Congress is about to make critical decisions about the future of internet access and speed in the United States. It has a potentially once-in-a-lifetime amount of funding to spend on broadband infrastructure, and at the heart of this debate is the minimum speed requirement for taxpayer-funded internet. It’s easy to get overwhelmed by the granularity of this debate, but ultimately it boils down to this: cable companies want a definition that requires them to do and give less. One that will not meet our needs in the future. And if Congress goes ahead with their definition—100 Mbps of download and 20 of upload (100/20 Mbps)—instead of what we need—100 Mbps of download and 100 Mbps of upload (100/100 Mbps)—we will be left behind.
In order to explain exactly why these two definitions mean so much, and how truly different they are, we’ll evaluate each using five basic questions below. But the too long, didn’t read version is this: in essence, building a 100/20 Mbps infrastructure can be done with existing cable infrastructure, the kind already operated by companies such as Comcast and Charter, as well as with wireless. But raising the upload requirement to 100 Mbps—and requiring 100/100 Mbps symmetrical services—can only be done with the deployment of fiber infrastructure. And that number, while requiring fiber, doesn’t represent the fiber’s full capacity, which makes it better suited to a future of internet demand. With that said, let’s get into specifics.
All of the following questions are based in what the United States, as a country, is going to need moving forward. It is not just about giving us faster speeds now, but preventing us from having to spend this money again in the future when the 100/20Mbps infrastructure eventually fails to serve us. It’s about making sure that high-quality internet service is available to all Americans, in all places, at prices they can afford. High-speed internet access is no longer a luxury, but a necessity.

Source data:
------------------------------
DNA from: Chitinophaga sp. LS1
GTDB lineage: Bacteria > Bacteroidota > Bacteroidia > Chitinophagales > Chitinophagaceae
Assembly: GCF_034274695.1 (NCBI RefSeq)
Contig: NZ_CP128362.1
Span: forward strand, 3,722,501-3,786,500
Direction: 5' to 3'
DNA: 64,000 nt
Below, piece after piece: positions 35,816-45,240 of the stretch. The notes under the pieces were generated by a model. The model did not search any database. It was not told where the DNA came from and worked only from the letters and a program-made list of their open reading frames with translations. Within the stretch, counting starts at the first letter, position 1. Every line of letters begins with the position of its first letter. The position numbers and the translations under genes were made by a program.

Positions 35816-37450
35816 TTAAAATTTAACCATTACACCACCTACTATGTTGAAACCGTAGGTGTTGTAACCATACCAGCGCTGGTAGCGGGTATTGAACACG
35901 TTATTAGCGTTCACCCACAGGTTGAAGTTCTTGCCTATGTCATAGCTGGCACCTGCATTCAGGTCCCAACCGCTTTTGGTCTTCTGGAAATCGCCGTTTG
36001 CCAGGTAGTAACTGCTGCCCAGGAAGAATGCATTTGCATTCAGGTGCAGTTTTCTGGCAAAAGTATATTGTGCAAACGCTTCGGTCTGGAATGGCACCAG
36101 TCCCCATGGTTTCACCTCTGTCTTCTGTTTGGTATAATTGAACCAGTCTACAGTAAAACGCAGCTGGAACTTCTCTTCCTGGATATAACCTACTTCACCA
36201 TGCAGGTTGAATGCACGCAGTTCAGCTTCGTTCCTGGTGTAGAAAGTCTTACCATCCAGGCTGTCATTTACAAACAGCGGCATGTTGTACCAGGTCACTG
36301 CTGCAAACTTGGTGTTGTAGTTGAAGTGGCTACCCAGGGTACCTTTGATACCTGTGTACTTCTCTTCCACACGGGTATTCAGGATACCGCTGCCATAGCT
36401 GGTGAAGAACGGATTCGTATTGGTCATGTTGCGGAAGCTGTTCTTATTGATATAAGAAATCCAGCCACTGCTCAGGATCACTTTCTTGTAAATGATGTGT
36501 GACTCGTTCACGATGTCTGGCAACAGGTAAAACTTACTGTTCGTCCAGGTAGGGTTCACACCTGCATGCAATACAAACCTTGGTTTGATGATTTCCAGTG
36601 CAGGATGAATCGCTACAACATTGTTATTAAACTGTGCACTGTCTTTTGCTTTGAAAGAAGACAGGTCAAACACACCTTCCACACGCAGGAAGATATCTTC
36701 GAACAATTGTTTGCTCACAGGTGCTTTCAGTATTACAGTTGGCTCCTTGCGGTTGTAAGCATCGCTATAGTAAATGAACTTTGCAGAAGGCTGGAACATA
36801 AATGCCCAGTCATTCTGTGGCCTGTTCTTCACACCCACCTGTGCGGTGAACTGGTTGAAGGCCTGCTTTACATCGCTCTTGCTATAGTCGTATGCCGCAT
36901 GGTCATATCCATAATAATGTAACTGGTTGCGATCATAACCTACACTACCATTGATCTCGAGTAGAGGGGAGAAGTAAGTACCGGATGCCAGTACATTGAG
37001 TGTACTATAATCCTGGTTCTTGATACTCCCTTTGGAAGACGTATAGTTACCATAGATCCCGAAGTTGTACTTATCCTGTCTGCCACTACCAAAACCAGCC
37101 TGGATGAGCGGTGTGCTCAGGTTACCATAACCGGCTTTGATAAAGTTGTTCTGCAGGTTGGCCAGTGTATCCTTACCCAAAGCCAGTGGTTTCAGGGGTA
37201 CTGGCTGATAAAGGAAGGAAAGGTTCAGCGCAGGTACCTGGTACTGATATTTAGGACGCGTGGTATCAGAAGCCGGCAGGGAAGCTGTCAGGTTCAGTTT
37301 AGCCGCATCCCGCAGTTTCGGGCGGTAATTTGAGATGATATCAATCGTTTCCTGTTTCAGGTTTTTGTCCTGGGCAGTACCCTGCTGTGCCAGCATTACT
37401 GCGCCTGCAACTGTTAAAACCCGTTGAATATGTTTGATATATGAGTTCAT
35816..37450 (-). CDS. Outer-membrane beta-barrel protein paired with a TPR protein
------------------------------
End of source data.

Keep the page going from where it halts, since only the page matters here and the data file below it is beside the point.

Which Definition Will Meet Our Projected Needs in 2026 and Beyond?
Since the 1980s, consumer usage of the internet has grown by 21% on average every single year. Policymakers should bake into their assumption that 2026 internet usage will be greater than 2021 usage. Fiber has capacity decades ahead of projected growth, which is why it is future-proof. Moreover, high-speed wireless internet will likewise end up depending on fiber, because high-bandwidth wireless towers must have equally high-bandwidth wired connections to the internet backbone.
In terms of predicted needs in 2026, OpenVault finds that today’s average use is 207 Mbps/16 Mbps. If we apply 21% annual growth, that will mean 2026 usage will be over 500Mbps down and 40Mbps up. But another crucial detail is that the upload and download needs aren’t growing at the same speeds. Upload, which the average consumer used much less than download, is growing much faster. This is because we are all growing to use and depend on services that upload data much more. The pandemic underscored this, as people moved to remote socializing, remote learning, remote work, telehealth, and many other services that require high upload speeds and capacity. And even as we emerge from the pandemic, those models are not going to go away.
Essentially, the pandemic jumped our upload needs ahead of schedule, but it does not represent an aberration. If anything, it proved the viability of remote services. And our internet infrastructure must reflect that need, not the needs of the past.
The numbers bear this out, with services reporting upstream traffic increasing 56% in 2020. And if anything close to that rate of growth in upload demand persists, then the average upload demand will exceed 100Mbps by 2026. Those speeds will be completely unobtainable with infrastructure designed around 100/20 Mbps, but perfectly within reach of fiber-based networks.
Notably, all the applications and services driving the increased demand on upstream usage (telehealth, remote work, distance learning) are based on symmetric usage of broadband—that is 100/100 Mbps and not 100/20 Mbps. And future cloud-based computing services are predicted to actually need higher upload speeds than download speeds to function.
Which Definition Will Increase Upload Speeds Most Cost-Effectively?